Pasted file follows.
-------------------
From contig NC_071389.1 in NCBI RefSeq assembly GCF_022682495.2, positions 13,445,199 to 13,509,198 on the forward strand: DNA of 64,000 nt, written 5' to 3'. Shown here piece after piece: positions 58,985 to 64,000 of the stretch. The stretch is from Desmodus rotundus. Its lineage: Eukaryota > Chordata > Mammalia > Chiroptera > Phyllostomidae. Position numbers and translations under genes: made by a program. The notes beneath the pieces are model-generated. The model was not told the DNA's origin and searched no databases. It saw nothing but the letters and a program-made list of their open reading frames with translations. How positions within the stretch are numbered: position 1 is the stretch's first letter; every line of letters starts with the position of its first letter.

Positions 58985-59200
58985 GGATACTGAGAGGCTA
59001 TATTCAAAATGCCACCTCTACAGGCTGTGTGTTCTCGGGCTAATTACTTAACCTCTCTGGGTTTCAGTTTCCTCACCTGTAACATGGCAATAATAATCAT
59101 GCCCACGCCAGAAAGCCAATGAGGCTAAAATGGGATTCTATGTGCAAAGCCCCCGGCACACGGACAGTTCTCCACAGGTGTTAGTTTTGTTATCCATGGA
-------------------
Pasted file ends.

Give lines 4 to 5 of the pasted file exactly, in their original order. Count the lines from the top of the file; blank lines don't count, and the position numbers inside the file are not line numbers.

59001 TATTCAAAATGCCACCTCTACAGGCTGTGTGTTCTCGGGCTAATTACTTAACCTCTCTGGGTTTCAGTTTCCTCACCTGTAACATGGCAATAATAATCAT
59101 GCCCACGCCAGAAAGCCAATGAGGCTAAAATGGGATTCTATGTGCAAAGCCCCCGGCACACGGACAGTTCTCCACAGGTGTTAGTTTTGTTATCCATGGA